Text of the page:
Iowa GOP Governor passes bill 'loosening child labor laws' after banning LGBTQ+ books from schools
Iowa Republican Governor Kim Reynolds passed legislation loosening child labor laws in the state this week.
Those against the new legislation, per CNN, say "it could not only endanger the safety of children but would also target teens from lower-income and minority backgrounds."
This comes after the governor also just passed legislation banning teachers "from raising gender identity and sexual orientation issues with students through grade six," NBC reports, which includes removing "books depicting sex acts" from school bookshelves.
LGBTQ equality group One Iowa Director of Policy and Advocacy Keenan Crow, said of the bill, "Like many other pieces of her agenda, this legislation punches down on a vulnerable group of kids, and it benefits no one."
Regarding the child labor legislation, CNN reports:
Under the newly signed law, 14- and 15-year-olds are allowed to work two additional hours per day when school is in session, from four to six hours. They are also able to work until 9 p.m. during most of the year and until 11 p.m. from June 1 to Labor Day, two hours later than previously allowed. Sixteen- and 17-year-olds are now permitted to work the same hours as an adult.
The Des Moines Register reports "In practice, that means factory jobs, farm jobs, jobs requiring heavy lifting or other roles that ban child labor due to dangers inherent in the job will be open to 14 year olds and up, so long as somebody involved can call it job 'training.'"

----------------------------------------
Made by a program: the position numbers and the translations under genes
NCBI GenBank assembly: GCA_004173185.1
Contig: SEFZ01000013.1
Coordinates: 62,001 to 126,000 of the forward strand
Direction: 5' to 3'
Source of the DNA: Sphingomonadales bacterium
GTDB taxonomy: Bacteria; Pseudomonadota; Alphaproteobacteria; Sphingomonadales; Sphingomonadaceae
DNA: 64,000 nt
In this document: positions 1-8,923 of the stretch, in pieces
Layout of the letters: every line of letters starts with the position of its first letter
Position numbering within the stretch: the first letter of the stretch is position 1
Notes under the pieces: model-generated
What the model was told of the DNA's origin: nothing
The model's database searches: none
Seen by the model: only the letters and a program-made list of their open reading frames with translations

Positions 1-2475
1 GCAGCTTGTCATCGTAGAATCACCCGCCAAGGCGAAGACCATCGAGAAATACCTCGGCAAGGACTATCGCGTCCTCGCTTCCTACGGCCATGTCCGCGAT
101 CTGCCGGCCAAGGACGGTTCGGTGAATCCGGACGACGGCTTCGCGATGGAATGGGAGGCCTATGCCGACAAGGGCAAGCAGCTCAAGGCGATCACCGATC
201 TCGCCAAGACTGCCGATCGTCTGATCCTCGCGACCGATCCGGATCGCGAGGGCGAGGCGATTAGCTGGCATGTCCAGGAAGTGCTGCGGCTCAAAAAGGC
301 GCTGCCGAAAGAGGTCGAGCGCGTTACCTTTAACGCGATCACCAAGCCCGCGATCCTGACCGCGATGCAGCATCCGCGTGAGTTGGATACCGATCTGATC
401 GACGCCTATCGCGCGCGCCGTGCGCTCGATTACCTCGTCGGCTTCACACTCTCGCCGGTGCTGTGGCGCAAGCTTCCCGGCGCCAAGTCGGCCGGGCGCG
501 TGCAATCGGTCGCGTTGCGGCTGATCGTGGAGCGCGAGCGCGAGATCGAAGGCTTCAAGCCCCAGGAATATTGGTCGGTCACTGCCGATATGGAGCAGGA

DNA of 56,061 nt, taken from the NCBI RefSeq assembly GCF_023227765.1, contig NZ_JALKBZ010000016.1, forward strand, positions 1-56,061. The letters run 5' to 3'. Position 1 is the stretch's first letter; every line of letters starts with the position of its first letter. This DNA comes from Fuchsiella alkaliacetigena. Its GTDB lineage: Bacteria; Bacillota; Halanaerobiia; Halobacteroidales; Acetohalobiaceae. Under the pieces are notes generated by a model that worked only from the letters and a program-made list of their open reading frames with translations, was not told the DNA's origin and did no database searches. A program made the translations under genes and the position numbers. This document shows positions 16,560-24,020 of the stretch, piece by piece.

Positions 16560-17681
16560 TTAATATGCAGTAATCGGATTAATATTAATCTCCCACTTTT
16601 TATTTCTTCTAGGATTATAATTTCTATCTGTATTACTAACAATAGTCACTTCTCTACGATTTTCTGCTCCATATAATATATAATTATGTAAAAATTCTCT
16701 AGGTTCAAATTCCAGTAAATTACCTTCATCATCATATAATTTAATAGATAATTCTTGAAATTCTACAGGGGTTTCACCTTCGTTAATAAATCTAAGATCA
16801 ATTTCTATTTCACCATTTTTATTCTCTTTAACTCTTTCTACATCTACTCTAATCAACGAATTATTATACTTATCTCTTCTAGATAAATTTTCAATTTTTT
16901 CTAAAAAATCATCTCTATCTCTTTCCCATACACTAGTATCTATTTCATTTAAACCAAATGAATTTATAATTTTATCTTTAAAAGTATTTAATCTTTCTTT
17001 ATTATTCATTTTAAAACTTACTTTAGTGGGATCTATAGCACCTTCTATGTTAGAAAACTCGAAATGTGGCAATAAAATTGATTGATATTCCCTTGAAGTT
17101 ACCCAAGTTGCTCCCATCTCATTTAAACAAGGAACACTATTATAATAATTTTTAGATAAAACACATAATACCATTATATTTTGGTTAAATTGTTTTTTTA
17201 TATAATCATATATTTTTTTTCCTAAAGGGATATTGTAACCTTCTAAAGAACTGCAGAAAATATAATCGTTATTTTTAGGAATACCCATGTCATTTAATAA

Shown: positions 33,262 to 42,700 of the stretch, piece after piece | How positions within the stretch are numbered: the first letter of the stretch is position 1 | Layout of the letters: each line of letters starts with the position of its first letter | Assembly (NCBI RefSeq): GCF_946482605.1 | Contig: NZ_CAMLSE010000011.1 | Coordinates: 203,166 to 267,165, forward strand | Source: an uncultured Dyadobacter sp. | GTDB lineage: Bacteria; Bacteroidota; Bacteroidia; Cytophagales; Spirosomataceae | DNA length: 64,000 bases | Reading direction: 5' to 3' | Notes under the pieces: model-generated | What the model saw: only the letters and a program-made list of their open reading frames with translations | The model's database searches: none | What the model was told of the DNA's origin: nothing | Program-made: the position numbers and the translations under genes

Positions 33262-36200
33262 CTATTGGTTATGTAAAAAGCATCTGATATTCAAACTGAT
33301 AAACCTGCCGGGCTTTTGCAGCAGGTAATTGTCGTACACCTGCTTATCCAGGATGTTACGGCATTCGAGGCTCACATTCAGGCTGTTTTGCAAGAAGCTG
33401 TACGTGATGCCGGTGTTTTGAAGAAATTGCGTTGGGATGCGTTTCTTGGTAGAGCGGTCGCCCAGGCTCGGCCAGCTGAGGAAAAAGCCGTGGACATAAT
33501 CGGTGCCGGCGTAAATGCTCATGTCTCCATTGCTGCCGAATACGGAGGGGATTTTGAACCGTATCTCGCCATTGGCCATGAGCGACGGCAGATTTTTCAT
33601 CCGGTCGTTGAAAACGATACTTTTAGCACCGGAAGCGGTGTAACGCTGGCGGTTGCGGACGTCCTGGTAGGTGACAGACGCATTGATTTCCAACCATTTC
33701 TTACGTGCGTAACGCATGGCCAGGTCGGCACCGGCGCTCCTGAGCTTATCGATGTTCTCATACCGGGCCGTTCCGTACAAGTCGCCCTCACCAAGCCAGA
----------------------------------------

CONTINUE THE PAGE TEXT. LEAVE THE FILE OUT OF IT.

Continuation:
Additionally, the bill "gives authority to the directors of the education and workforce development departments to provide an exception to the work hours and some of the prohibited work activities to teens 16 and older who are enrolled in a qualified work-based learning program."
Reynolds said in a statement, "With this legislation Iowa joins 20 other states in providing tailored, common sense labor provisions that allow young adults to develop their skills in the workforce."
The Washington Post reports "the loosening of child labor laws" will have a major impact on workplace safety.
Referring to a similar law recently passed in Arkansas that removes "the need for work permits for children younger than 16," University of Arkansas School of Law’s Human Trafficking Clinic Director Annie B. Smith told The Washington Post, "Not knowing where young kids are working makes it harder for [state departments] to do proactive investigations and visit workplaces where they know that employment is happening to make sure that kids are safe."
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